Approach: I am using intellectual and cultural historical methods to read hospitality in Cambodian genocide memorialization, and I am interested in using the same approach to read hospitality in the French empire. First, with the method of an intellectual historian, I am keen to examine how the texts of French writers reflected and influenced colonial and post-colonial meeting and exchange. We may ask questions such as: What did notions of French republicanism or la mission civilisatrice in academic or popular literature of the era say about the relationship between the colonizer and the colonized? Or, how did the works of travel writers such as Pierre Loti or Roland Dorgelès portray the colonial spaces they sojourned? And second, with the method of a cultural historian, I am specifically interested in noting the material goods which changed hands, specifically food, shelter, and clothing, since those items have remained staple products of trade, from the days of early colonial establishments, to today’s humanitarian relief efforts in refugee camps. I have a fascination with material culture – which explains why my Fulbright research also considers the physicality of the local memorials – so I am always looking to combine a study of tangible materials with intangible concepts, as I believe artifact is as telling of a historical source as text.
This leads me to introduce my principal reason for applying – my well-being. That sounds like a selfish reason, but let me explain. If there is anything I have become more aware of while being in Cambodia so far, it is this: I thrive in a community of thoughtful conversation. It gets me through the days here, which are not always idyllic and romantic: I am a helpless wimp when it comes to bearing with tropical insects and humidity, I have frequent identity crises as an American returning to a land her Khmer mother and Vietnamese father left in desperation, and I am sometimes frustrated with the difficulty of being a young and independent woman while living with a traditional Khmer family. However, all this is bearable and worth it, just to be able to join in the heartening moments of human conversation, like:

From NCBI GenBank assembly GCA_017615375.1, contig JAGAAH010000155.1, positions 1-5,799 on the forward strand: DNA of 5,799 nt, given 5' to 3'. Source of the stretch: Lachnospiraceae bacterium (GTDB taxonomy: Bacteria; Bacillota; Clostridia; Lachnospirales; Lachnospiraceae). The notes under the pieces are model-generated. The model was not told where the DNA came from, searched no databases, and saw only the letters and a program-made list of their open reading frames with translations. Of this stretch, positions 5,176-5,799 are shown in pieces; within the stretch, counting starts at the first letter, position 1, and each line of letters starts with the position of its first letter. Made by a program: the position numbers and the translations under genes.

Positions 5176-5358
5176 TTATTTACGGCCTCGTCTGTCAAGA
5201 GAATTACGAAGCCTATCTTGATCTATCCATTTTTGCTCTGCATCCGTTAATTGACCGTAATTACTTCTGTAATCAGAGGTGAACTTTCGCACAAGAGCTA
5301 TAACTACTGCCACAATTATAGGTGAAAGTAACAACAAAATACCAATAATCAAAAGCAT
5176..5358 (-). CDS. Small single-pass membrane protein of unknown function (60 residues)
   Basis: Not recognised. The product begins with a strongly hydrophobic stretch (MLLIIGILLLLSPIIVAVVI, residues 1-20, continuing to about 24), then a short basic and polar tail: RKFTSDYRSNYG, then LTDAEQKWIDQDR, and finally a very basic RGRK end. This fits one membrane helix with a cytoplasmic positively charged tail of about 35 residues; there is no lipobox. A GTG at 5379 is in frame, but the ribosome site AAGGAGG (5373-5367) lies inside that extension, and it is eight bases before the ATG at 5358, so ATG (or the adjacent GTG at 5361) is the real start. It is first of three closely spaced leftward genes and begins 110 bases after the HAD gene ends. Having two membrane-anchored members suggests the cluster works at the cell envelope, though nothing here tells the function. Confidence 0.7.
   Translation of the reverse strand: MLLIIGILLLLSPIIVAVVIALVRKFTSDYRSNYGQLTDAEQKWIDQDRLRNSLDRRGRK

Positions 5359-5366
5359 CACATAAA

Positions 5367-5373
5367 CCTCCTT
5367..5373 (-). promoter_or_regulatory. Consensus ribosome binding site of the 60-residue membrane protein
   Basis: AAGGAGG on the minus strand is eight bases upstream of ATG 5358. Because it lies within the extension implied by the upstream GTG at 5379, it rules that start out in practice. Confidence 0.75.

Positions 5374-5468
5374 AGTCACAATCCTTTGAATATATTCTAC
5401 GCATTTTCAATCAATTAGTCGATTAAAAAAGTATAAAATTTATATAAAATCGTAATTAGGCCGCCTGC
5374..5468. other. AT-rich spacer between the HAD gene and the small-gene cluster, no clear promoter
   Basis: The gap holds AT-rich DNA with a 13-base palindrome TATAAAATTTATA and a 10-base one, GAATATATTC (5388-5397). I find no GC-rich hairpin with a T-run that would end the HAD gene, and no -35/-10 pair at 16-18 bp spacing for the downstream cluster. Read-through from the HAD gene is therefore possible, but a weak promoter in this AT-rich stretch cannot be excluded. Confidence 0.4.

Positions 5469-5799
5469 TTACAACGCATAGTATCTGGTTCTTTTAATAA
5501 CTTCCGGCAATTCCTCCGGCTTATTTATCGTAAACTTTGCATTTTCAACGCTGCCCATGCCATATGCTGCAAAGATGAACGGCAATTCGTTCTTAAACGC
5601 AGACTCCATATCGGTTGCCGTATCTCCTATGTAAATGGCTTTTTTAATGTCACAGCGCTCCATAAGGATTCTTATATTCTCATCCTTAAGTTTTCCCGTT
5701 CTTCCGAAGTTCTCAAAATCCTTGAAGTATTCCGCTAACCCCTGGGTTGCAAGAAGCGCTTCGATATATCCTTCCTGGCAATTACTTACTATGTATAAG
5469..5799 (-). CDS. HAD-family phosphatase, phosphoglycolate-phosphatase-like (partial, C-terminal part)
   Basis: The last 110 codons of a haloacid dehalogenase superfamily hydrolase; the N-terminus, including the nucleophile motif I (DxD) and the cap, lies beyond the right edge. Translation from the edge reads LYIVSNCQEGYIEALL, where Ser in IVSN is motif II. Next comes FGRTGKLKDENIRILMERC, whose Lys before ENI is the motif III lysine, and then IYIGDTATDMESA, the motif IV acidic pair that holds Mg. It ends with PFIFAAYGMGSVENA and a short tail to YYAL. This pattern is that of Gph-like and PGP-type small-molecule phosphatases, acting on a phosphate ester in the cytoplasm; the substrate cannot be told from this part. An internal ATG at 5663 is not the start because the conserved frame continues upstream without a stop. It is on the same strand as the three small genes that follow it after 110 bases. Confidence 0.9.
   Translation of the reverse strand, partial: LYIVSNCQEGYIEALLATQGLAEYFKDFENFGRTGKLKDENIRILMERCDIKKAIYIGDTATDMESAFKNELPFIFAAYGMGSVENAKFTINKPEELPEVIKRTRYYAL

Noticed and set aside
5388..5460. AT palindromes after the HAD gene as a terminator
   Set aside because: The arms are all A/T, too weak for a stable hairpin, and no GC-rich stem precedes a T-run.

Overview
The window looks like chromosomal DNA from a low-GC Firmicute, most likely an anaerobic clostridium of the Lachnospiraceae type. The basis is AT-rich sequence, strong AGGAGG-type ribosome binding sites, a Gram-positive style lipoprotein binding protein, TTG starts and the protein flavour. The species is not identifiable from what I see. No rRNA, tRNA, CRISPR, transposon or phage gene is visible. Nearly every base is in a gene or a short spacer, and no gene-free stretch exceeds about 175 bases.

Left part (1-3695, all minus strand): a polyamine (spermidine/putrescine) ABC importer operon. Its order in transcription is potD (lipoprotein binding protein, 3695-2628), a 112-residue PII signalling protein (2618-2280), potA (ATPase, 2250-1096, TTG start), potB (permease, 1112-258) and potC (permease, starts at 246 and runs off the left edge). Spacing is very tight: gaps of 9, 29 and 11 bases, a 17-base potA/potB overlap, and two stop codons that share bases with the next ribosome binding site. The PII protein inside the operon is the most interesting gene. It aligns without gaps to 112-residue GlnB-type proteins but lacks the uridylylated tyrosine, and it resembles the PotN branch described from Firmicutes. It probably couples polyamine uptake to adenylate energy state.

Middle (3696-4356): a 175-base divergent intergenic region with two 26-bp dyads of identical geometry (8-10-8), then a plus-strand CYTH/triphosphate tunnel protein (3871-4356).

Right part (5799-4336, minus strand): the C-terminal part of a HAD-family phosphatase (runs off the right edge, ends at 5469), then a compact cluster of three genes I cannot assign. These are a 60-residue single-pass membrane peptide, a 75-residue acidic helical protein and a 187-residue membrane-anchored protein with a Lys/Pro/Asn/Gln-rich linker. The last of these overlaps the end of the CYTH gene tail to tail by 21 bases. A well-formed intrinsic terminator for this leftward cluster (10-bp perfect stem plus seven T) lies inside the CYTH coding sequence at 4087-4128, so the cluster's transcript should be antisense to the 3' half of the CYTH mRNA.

- making a second trip to Tuol Sleng with Sarah Lischer, and afterwards exchanging our analyses on the site (following a failed attempt to locate mango sticky rice);
- chatting with monks (who were snacking on a batch of freshly steamed snails) at Wat Kesaram about the rickety wooden genocide memorial tucked away under a durian tree next to the pagoda; or
- being randomly counseled on my groundstroke swing by an adorably frail, amazingly agile, nearly toothless Khmer man (who I later learned was one of the few national tennis legends who survived the Khmer Rouge!*).
For me, these experiences are moments of hospitality. They have also been the most fulfilling moments for me in Cambodia so far. Knowing this makes me confident that graduate study and a career as a professor or in publishing – able to teach, research, write, edit, and travel – would be the right environment for me, where I could practice a vocation I feel very much convicted to carry out: a life of hospitality, much like this image Henri Nouwen paints:
Hospitality is not to change people, but to offer them space where change can take place. It is not to bring men and women over to our side, but to offer freedom not disturbed by dividing lines…. 
As an undergraduate student, I never saw my history professors simply dish out stiff talking points in class. Rather, I watched them invite, encounter, and relate. They welcomed us into a space to think freely. I hope that this image will shape both my experience as a graduate student, and after that, in my profession, to be as gracious and noble of a host as Channary.
*This statement is deserving of an exclamation mark.
 Erika Doss, Memorial Mania: Public Feeling in America (Chicago: The University of Chicago Press, 2010) 67.
 Henri Nouwen, Reaching Out: The Three Movements of the Spiritual Life (Image, 1986) 71-72.
4 applications down, 3 more to go. Then I’ll be back at it with memorials, research, writing, and all that.